Anchor systems do more than just allow you to stay in one spot where you desire to fish. They give you the ability to fish a large area in a systematic way. Whether you are standing up poling and sight fishing, paddling, or drifting and blind casting the proper anchor system will allow you cover the largest area possible.
Your system should start with an anchor trolley system as the base for your system. It consists of a continuous line running through a pulley on your bow to a pulley on your stern with a snap hook on each end, attached to a ring in the middle. You can attach your anchor line directly to the ring or through the ring, allowing you to adjust it from any point along the entire length of the kayak.
This setup enables you to point your kayak in any direction you desire in relation to the wind or current, and allows you to cast in any direction with ease.
|Position 1||Position 2|
|Bow facing into the wind|
Anchor trolley ring pulled forward to the bow
|Bow facing off the wind|
Current at 45 degrees
Anchor trolley ring on forward quarter
|Position 3 || Position 4 |
| Bow facing off the wind|
Current at 90 degrees
Be careful: this is a vulnerable position
| Bow facing off the wind|
Current 135 degrees
Anchor trolley ring on aft (back) quarter
| Position 5 |
| Bow facing off the wind|
Current 180 degrees
Anchor trolley ring at the back of your boat
You have rotated the kayak from facing directly into the wind / current, to facing directly away. You can cast in any direction in 360° of water!
Note: If you decide to get out of your kayak and wade fish, just unhook the forward hook, connect the forward line around your waist and pull the kayak behind you.To make the most efficient use of your anchor trolley for the type of fishing that you experience most often, use it with one of the following anchor devices:
1.Anchor Line: Carry enough anchor line for the maximum water depth where you will be fishing. Run the dead end of your anchor line through the ring on your trolley system and into the kayak. You should have a cleat or a clam/jam cleat mounted on your kayak to tie and adjust the length of the anchor line (make sure to use a clam or jam cleat with a hole through which to run your line). Tie a knot in the end of your line so if your line comes out of the cleat you will not lose both your anchor and rope.
2.Anchors: A variety of anchor devices are available that suit different types of fishing situations.
- Grapple Anchor - A 1.5 lb or 3 lb. grapple anchor is the most commonly used for kayaks.
- Chain - A length of chain works when you are fishing over a rough bottom or on rivers with a rocky bottom that would hang up a regular anchor. A chain also works well on a really soft mud bottom because it sinks into the mud. Adjust the speed of you drift by the amount of anchor line (chain) you let out: the more line you let out, the slower you'll drift. Add additional lengths of chain when you anticipate windy conditions or strong currents.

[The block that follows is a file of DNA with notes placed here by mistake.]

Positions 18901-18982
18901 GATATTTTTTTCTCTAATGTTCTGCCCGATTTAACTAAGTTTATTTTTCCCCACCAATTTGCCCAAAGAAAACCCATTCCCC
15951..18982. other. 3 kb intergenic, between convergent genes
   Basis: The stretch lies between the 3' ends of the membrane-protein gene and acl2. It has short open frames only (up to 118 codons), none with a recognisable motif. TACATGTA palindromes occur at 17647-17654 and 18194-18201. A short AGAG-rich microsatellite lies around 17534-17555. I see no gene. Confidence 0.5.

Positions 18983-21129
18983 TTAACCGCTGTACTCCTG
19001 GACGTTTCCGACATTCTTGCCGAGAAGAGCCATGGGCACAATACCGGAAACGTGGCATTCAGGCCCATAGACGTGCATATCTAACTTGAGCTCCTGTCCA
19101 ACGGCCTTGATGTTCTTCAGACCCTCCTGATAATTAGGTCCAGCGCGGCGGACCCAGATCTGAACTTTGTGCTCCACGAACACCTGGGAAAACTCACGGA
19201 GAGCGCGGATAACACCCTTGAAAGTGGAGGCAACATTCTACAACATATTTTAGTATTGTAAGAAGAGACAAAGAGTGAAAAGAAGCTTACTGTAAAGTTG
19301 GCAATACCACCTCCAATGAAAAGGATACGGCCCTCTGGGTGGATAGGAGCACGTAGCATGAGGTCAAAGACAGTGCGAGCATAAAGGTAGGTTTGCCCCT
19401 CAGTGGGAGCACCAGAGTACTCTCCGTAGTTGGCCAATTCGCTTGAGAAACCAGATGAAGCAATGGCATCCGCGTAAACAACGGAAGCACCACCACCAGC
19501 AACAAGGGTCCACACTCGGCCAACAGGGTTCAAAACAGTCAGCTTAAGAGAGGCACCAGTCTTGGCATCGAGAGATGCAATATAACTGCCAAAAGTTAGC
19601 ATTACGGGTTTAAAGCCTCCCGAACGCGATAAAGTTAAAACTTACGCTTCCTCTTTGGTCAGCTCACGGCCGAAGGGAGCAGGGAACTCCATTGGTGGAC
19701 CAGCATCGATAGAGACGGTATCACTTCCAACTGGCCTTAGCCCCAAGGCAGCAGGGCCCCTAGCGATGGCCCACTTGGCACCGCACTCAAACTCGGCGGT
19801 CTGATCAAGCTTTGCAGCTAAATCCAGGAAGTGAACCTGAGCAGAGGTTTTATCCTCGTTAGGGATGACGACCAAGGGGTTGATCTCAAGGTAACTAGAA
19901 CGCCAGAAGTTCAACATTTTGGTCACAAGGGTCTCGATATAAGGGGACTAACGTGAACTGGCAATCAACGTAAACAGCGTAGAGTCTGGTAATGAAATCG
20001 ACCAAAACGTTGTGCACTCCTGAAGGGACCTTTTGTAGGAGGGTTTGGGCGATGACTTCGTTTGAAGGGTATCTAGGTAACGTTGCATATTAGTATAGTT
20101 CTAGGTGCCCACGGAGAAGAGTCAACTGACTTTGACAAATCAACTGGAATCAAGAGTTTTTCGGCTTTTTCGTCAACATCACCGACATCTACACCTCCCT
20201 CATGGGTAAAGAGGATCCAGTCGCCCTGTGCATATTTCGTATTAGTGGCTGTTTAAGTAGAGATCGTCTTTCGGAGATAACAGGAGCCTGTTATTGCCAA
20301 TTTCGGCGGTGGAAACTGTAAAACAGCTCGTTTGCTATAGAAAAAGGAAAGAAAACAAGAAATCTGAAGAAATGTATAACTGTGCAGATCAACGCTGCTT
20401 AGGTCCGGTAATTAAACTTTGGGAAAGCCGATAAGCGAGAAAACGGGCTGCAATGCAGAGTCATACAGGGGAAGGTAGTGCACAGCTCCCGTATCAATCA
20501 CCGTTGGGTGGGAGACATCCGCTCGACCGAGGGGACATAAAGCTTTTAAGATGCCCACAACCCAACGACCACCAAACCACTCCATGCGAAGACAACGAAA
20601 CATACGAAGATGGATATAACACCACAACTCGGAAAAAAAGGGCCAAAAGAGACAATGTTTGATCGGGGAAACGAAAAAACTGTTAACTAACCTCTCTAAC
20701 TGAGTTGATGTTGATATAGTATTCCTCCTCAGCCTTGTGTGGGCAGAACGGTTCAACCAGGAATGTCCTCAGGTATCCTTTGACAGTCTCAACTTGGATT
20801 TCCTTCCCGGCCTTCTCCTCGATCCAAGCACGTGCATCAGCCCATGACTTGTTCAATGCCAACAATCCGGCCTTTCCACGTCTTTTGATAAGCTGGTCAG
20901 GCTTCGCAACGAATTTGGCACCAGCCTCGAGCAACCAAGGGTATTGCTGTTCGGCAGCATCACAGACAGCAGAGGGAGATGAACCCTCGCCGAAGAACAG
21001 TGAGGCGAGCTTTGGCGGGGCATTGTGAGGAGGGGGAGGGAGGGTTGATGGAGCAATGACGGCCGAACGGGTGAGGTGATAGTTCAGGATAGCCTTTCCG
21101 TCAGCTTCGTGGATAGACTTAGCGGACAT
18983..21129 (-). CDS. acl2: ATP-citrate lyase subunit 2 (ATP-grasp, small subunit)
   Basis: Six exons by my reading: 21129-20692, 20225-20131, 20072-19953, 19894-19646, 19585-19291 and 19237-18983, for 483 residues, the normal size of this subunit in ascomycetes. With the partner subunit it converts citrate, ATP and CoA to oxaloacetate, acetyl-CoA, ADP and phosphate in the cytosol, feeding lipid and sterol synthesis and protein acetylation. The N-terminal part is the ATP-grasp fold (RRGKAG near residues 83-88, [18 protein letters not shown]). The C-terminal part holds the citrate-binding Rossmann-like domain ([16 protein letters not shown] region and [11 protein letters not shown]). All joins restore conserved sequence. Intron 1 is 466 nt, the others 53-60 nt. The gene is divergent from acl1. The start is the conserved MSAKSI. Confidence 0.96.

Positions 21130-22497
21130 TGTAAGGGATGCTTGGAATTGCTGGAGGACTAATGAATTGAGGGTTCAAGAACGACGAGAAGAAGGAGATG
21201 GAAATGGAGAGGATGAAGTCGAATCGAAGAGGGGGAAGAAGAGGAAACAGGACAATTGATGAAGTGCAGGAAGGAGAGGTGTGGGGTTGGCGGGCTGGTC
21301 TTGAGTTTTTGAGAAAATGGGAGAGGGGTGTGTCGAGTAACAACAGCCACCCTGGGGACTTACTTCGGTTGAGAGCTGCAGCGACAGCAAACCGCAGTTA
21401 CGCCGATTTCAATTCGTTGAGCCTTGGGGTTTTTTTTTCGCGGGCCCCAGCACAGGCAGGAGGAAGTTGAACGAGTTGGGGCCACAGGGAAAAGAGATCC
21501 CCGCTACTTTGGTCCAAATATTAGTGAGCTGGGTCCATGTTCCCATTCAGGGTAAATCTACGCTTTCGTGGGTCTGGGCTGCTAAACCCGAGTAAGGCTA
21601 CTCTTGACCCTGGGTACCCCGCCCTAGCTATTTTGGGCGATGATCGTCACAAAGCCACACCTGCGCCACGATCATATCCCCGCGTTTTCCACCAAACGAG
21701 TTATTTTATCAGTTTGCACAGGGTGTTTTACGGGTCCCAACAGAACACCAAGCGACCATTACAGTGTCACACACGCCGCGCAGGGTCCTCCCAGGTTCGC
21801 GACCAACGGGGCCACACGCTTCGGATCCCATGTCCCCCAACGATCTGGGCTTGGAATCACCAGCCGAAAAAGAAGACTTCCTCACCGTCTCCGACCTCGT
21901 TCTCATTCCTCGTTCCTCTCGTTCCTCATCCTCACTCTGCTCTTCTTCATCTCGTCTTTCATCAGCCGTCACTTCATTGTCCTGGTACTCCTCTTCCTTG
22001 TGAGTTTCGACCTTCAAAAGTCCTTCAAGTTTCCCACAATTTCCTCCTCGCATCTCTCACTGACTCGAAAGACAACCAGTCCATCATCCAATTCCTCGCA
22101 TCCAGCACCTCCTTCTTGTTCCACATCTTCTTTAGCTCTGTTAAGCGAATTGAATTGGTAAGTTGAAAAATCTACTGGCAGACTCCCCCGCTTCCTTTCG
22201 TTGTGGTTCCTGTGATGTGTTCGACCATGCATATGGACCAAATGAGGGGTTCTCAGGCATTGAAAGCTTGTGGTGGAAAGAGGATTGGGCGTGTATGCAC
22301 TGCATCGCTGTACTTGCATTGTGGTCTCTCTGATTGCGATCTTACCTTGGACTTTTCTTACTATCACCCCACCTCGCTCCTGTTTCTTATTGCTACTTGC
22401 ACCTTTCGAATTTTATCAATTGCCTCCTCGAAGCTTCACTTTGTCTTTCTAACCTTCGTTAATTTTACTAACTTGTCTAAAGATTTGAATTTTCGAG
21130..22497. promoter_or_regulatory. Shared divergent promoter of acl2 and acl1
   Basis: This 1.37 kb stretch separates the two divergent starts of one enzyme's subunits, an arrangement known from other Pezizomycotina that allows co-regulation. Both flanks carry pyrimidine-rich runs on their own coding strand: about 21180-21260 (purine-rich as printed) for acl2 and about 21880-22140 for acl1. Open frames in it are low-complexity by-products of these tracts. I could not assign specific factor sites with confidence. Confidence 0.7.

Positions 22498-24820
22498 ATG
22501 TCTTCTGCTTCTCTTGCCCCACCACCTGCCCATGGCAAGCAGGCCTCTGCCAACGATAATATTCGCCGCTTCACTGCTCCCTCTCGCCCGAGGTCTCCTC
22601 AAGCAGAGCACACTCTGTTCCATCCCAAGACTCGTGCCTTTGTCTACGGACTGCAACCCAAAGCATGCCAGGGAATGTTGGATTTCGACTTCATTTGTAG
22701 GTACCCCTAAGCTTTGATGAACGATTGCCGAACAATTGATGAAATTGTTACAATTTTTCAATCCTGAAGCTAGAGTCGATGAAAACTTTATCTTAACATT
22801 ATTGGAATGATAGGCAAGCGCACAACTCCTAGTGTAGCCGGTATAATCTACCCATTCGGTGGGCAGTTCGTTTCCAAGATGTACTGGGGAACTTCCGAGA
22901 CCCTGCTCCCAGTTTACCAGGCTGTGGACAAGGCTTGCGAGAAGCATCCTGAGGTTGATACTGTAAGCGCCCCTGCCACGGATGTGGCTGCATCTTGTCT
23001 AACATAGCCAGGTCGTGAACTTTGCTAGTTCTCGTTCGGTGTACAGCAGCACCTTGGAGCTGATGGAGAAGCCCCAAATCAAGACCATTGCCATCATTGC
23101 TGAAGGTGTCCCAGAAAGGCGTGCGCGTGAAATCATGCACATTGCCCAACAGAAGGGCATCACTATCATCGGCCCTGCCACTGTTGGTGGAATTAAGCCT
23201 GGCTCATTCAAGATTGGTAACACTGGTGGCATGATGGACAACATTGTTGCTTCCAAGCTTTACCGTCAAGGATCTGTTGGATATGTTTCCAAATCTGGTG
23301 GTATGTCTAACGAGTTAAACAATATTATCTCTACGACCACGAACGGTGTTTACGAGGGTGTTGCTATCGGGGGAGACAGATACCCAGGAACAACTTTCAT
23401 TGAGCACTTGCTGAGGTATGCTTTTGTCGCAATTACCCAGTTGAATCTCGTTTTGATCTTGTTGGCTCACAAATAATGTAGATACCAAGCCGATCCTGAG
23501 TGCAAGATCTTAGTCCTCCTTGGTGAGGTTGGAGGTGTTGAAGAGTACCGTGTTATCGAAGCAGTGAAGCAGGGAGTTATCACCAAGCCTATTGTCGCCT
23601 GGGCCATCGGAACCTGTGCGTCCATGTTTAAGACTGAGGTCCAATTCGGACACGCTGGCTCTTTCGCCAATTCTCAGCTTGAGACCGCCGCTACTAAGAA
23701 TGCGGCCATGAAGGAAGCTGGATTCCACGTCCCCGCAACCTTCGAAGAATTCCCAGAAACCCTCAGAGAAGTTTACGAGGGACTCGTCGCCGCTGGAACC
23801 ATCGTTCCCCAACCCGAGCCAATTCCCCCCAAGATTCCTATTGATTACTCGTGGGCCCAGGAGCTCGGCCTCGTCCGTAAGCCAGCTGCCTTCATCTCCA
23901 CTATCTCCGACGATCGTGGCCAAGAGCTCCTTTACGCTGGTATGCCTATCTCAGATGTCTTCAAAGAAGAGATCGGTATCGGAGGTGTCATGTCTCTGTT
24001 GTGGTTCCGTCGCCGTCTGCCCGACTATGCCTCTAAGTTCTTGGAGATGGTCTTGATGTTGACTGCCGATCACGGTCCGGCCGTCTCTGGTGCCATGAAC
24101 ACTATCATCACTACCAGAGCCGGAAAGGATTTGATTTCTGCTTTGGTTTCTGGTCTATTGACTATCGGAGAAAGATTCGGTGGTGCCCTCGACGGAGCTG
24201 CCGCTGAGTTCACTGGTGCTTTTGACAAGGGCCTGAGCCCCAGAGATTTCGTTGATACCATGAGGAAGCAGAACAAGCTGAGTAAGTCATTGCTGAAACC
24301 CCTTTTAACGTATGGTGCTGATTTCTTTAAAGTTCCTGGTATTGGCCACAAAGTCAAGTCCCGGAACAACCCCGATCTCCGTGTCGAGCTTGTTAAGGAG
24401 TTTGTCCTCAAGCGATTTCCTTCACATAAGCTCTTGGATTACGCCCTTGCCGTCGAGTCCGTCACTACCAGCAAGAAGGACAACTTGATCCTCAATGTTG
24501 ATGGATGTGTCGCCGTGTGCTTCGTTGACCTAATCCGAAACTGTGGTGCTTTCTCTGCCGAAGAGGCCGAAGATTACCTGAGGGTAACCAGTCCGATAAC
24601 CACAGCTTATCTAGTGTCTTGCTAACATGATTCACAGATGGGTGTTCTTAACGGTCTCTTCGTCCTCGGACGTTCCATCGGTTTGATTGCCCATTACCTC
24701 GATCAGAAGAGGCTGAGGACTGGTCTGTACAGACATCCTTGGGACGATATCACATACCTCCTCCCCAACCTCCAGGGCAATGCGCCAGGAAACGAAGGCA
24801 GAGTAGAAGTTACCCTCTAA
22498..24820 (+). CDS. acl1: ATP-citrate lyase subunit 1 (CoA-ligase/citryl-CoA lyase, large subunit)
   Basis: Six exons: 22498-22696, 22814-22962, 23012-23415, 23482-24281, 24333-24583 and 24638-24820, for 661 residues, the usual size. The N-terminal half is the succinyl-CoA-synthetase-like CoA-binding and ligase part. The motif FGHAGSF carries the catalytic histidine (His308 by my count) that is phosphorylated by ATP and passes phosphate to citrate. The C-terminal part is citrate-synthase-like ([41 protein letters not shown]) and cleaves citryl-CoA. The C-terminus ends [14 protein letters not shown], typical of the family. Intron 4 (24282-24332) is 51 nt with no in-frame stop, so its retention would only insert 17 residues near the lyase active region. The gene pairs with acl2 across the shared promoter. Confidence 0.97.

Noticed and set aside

- Window Weight – This can be used in combination with your anchor trolley system to control your position. It will not hang up as badly as a grapple type anchor and holds well on soft bottoms.
- Lead Downrigger Ball – This also makes a good anchor and does not hang up as bad as a grapple type anchor. It also has good holding qualities on soft bottoms.
- Drift Chute - This is useful when you are in water too deep for anchoring, or if you are drifting across a flat and you want to slow your drift speed. You can also use a drift chute if you are fighting a large fish to make it more difficult for the fish to tow you around: add control by positioning your kayak with your anchor trolley system.
- Stake Out Pole - A stake out pole is a short pole with a point on one end and a handle on the other. When you want to stop, just stick your pole through the ring in your trolley system and into the bottom. You can change your position by moving the position of the pole with your trolley system.
- Paddle Pole – This is a long pole with a narrow paddle blade on one end and a point on the other end. You can stand up and pole your kayak using the blade end, able to see fish and other things that you would never see sitting down. You can use the blade to paddle across channels and deep spots, or you can use it as a rudder to control your drift. If you want to stop just reverse the ends and stick the pointed end through the ring in your anchor trolley, into the river bottom. Change the position of the pole by moving your anchor trolley.
- Mesh Bag - If you are fishing in remote areas and want to travel as lightly as possible, create an anchor substitute by filling a mesh bag with rocks or sand.
Another anchoring system that can be added to your kayak in combination with your anchor trolley system or by itself is to add a fair lead to the stern of your kayak and run an anchor line through it to either a clam cleat by your seat or another position that gives you easy access.
This allows you to hang the anchor of your choice from the stern of your kayak and drop it at anytime simple by releasing the anchor line from the cleat. This system works well in rivers or if you are drifting with the wind or current and need to stop quickly.
Being able to control the speed and position of your kayak and the ability to stop on demand can make the difference between having a pleasant and productive day on the water... and not! Kayak control allows you to fish the water in the most proficient and productive manor possible. Always be sure that you can release your anchor line before you are affected by a dangerous situation with high winds or strong currents. Be especially cautious when anchoring in fast moving rivers
Article By: Jimbo Meador